2. If a licensee requests a single retest of a lot or sub-lot, the department shall retest any remaining floral material.

96.8(5) The THC concentration will be determined by gas-liquid chromatography (GC) or other acceptable method as determined by the department.

96.8(6) The department will utilize MU in determining acceptable hemp THC concentration.

96.8(7) If the official laboratory test results in the acceptable hemp THC concentration the department shall issue a certificate of analysis, as provided in Iowa Code section 204.8, and immediately send the certificate of analysis to the authorized representative.

21—96.9(204) Harvesting timing.

96.9(1) A licensee shall not harvest any portion of a hemp crop unless the department has officially sampled the lot to be harvested.

96.9(2) The licensee may begin harvesting the corresponding lots and sub-lots upon receiving a temporary harvest and transportation permit. The temporary harvest and transportation permit will expire once a certificate of analysis, or destruction order, is issued.

  1. Prior to receiving the temporary harvest and transportation permit, the licensee shall designate a storage site for the hemp crop. The licensee shall ensure that the department has unrestricted access to the crop at all times, including, if necessary, to fulfill an order of destruction. The harvested crop shall remain at the designated storage site until a certificate of analysis, or order of destruction, is issued.
  2. The designated storage site must be within the state of Iowa.
  3. All harvested lots and sub-lots shall be stored in a manner that preserves identity, regardless of the form, condition, or location of the crop. There shall be no commingling of separate harvested hemp lots.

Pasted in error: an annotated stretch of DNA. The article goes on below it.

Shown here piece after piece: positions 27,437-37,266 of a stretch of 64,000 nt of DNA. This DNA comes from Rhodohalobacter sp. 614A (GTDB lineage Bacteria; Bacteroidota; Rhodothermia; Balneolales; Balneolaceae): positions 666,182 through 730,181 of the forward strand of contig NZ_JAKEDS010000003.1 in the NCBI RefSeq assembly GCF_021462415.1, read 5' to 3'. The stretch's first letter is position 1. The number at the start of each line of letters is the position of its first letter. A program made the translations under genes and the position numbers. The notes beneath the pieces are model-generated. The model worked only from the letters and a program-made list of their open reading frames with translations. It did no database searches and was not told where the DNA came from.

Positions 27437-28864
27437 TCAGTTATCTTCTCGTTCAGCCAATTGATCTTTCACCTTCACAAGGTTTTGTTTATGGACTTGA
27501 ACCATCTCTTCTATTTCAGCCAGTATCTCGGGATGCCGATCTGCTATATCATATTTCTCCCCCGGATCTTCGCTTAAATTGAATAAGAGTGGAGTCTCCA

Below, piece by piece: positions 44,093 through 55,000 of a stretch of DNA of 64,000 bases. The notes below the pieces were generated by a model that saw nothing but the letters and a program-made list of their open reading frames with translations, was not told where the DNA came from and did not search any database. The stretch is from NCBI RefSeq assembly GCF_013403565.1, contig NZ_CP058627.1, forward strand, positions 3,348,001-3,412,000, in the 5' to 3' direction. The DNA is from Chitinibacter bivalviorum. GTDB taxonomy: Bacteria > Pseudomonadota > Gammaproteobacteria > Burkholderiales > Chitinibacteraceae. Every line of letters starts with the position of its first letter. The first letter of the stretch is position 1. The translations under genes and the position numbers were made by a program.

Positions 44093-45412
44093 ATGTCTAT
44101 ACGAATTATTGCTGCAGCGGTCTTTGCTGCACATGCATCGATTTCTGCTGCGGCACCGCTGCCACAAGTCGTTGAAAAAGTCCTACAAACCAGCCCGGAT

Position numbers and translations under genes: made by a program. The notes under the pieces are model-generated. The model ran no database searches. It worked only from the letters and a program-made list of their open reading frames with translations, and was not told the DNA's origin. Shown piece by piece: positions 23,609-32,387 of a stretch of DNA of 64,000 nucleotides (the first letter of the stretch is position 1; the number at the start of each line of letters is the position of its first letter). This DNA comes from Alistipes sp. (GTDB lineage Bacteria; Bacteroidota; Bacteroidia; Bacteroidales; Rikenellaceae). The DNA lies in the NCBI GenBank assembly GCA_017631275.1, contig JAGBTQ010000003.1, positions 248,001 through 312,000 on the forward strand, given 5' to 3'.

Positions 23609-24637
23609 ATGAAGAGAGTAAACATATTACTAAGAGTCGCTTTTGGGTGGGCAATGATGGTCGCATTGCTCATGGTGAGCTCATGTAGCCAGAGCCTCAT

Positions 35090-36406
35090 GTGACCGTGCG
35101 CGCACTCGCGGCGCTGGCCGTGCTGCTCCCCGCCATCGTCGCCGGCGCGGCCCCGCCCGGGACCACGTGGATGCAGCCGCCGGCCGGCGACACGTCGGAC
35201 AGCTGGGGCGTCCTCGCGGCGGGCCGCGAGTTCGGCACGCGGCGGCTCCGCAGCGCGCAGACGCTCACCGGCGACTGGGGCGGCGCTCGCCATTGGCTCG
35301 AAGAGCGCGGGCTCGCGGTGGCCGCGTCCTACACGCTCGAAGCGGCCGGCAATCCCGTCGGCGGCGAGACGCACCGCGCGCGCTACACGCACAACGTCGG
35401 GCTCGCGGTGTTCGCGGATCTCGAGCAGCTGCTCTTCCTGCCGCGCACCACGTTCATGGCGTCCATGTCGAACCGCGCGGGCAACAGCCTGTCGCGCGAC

96.9(3) Until the certificate of analysis is received, ownership of the hemp crop shall not change.

  1. The licensee shall harvest an officially sampled hemp lot no later than 15 days after the lot was officially sampled. If the licensee has not completed harvest within 15 days and still desires to harvest any remaining crop, the licensee shall contact the department and request supplemental official sampling and official laboratory tests.
  2. The day the crop site is officially sampled shall be considered day 0. The next day is considered day 1 after sampling, and so on, until day 15.

21—96.10(204) Order of destruction.

96.10(1) If the official laboratory test does not result in an acceptable hemp THC concentration, the department shall order the destruction of the hemp crop to occur as ordered by the department.

96.10(2) If any official test exceeds acceptable hemp THC concentration, the department shall notify the department of public safety, local law enforcement, and the United States Department of Agriculture (USDA) hemp administrator.

96.10(3) If any official test exceeds 0.5 percent THC on a dry weight basis, the department shall notify the department of public safety, local law enforcement, the USDA hemp administrator, and the United States attorney general.

96.10(4) If any official test result exceeds 2.0 percent THC on a dry weight basis, the department shall notify the department of public safety, local law enforcement, the USDA hemp administrator, the United States attorney general, the county attorney, and the Iowa attorney general.

96.10(5) Failure to harvest any portion of a hemp lot 15 or more days after the lot was officially sampled may result in the issuance of an order of destruction.

96.10(6) The department may require the licensee to utilize a reverse distributor for destruction.

96.10(7) The department shall notify the USDA hemp administrator when the destruction is complete.

21—96.11(204) Negligent violations.

96.11(1) Negligent violations shall include but are not limited to:

  1. The production of hemp that exceeds the acceptable hemp THC concentration but is less than 0.5 percent THC on a dry weight basis.
  • Failure to submit required reports within mandated submission deadlines.
  • Failure to provide a legal description of the land on which the licensee produces hemp. The department may determine additional negligent violations as needed.

96.11(2) All licensees associated with the license shall receive the negligent violation.

96.11(3) The failure to obtain a license is not a negligent violation.

21—96.12(204) Negligent violation program.

96.12(1) The department shall require the completion of a corrective action plan for negligent violations. A licensee shall submit a corrective action plan to the department for consideration and approval. A corrective action plan shall consist of the following: